Revocation of Driving Licence on Medical Grounds
Specialist solicitors at helping clients being investigated or who have had driving licence revoked on medical grounds
The Secretary of State for Transport has the responsibility to ensure that all persons with a driving licence are fit to drive, this is done via the Drivers Medical Group at the DVLA. The Secretary of State for Transport possesses the power to refuse or revoke a driving licence due to the physical or mental fitness of the driver.
If you are under investigation, or your driving licence has been revoked by the DVLA due to medical reasons, call our Specialist Driving Offence Solicitors on 0345 222 9955 for Free No Obligation Legal Advice on how our lawyers can assist.
DVLA Medical Conditions
All driving licence holders are under an obligation to inform the DVLA of any medical conditions that may affect their ability to drive, a failure to do this could result in a fine of up to £1,000 and the motorist could be prosecuted if involved in a road traffic collision.
A motorist must voluntarily surrender their driving licence if they are advised by their doctor not to drive a vehicle for 3 months or more, or if the motorist does not meet the required standard of driving due to a medical condition.
Common Medical Issues
Whether it is appropriate to inform the DVLA of a medical condition will depend upon the type of health problem and the severity of the health issue however, common health issues where the DVLA may revoke a driving licence include:
- Visual Impairments
- Cardiological Issues
- Neurological Issues
- Substance Misuse
- Mental Health Issues
A full list of the health issues that may affect your driving can be found on the Government Website.
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Informing the DVLA of Medical Issues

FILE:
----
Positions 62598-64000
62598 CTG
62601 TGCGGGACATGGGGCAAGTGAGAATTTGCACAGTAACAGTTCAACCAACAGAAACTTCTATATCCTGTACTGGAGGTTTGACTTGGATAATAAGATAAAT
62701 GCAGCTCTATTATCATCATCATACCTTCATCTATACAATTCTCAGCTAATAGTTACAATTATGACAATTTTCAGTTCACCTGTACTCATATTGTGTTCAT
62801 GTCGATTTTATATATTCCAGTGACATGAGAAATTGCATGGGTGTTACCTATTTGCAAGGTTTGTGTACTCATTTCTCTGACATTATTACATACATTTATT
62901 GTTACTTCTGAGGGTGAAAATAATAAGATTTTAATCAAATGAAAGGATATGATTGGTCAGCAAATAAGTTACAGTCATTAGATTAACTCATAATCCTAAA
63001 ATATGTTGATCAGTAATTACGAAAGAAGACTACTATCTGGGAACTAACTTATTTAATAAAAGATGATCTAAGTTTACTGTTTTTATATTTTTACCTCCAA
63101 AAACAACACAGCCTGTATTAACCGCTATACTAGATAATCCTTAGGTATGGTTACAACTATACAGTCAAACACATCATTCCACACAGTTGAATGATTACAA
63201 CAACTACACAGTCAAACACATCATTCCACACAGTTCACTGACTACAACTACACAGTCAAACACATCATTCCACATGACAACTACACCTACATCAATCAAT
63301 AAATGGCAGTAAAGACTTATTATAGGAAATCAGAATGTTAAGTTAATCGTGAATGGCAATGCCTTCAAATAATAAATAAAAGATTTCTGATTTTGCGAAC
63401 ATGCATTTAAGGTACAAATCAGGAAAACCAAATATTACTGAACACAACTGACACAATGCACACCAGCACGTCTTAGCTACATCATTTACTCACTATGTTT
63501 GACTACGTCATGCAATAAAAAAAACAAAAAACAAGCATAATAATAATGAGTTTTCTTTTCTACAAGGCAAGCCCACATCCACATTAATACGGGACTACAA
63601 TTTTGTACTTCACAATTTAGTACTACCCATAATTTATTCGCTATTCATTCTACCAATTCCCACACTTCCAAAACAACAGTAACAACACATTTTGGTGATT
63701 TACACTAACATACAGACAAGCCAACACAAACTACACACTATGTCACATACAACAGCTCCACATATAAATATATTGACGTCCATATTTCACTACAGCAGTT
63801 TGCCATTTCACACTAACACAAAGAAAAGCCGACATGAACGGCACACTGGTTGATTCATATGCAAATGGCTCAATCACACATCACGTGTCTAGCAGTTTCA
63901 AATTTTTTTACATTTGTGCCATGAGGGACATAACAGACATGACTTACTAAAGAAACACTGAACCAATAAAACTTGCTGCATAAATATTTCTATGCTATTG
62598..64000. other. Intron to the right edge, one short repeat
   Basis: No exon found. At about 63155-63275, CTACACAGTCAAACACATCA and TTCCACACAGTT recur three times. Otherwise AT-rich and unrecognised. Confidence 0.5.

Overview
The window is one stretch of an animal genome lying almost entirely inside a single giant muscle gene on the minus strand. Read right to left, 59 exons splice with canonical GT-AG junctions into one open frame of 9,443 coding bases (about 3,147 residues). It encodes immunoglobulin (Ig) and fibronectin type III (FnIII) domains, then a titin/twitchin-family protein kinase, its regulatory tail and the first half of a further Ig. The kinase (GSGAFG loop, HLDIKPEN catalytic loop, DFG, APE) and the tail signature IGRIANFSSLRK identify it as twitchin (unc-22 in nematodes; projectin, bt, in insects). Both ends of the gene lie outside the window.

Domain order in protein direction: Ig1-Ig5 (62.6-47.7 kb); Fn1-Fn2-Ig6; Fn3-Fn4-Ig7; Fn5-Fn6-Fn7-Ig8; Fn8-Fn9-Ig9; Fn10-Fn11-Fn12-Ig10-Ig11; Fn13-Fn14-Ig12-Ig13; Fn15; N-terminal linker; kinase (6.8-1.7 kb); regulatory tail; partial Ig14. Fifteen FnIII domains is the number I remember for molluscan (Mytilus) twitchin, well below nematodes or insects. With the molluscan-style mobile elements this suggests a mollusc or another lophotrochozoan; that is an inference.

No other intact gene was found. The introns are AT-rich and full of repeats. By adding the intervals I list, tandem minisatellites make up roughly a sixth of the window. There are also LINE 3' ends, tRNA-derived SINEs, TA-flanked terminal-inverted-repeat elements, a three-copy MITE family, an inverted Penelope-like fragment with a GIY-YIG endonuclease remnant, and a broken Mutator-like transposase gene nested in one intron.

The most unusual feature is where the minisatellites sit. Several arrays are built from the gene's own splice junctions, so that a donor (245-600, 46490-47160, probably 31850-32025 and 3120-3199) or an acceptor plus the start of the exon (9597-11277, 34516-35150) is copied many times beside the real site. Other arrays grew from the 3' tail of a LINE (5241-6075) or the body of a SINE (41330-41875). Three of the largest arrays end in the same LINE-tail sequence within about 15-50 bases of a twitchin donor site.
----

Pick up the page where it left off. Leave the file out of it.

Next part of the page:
Whilst the primary duty to notify the DVLA of a medical condition which may affect your driving rests with the licence holder, the DVLA can also be notified of medical issues by:
- Your Medical Professional
- The Police
- The Court
- Other Motorists
When the DVLA receive communication from a person other than the licence holder, this is known as a ‘3rd Party Notification’.
When the DVLA receive a 3rd Party Notification, the licence holder will receive written correspondence from the DVLA informing them that a concern has been raised and the DVLA will ask for consent to review your medical records and may also require you to attend medical assessments so that the fitness to drive can be assessed.
If you receive notification from the DVLA regarding medical concerns, you should seek expert legal advice from one of our motoring lawyers by calling 0345 222 9955 or by completing our Contact Form. In such circumstances, obtaining expert legal advice early on during the investigation is more likely to result in a positive outcome for the licence holder.
The UK medical standards for driver licensing refer to Group 1 and Group 2 licence holders:
- Group 1 includes cars and motorcycles
- Group 2 includes large lorries (category C) and buses (category D)
In most cases, the medical standards for Group 2 drivers are substantially higher than for Group 1 drivers. This is because of the size and weight of the vehicle and the length of time an occupational driver typically spends at the wheel.
Driving Whilst Under Medical Investigation
Section 88 of the Road Traffic Act 1988 preserves the rights of Group 1 and Group 2 drivers while the medical investigation is in progress. However, this entitlement does not apply if the licence holder had a previous medical revocation and must stop driving immediately.
Once the DVLA has concluded the medical investigation into a licence holder’s fitness to drive, the decision of the DVLA will be sent to the licence holder in writing. If the DVLA have reached a conclusion that the driver is a risk, the driving licence will be revoked.
If you have recently received a letter regarding a potential revocation of your driving licence on medical grounds, our lawyers can be instructed to liaise with the DVLA and can submit written representations on your behalf to influence the DVLA not to revoke your driving licence.
In such circumstances, appointing a lawyer early on is beneficial as it will demonstrate to the DVLA that you have taken the time and effort to appoint a solicitor to act on your behalf and our written representations can be very persuasive, which will certainly improve the chances of a favourable outcome.
Appeal to the Magistrates’ Court
If the DVLA have chosen to revoke your driving licence and are unwilling to re-instate your licence, our solicitors can be instructed to lodge an appeal on your behalf to the Magistrates Court. The appeal to the Magistrates’ Court must be made within 6 months of the decision.
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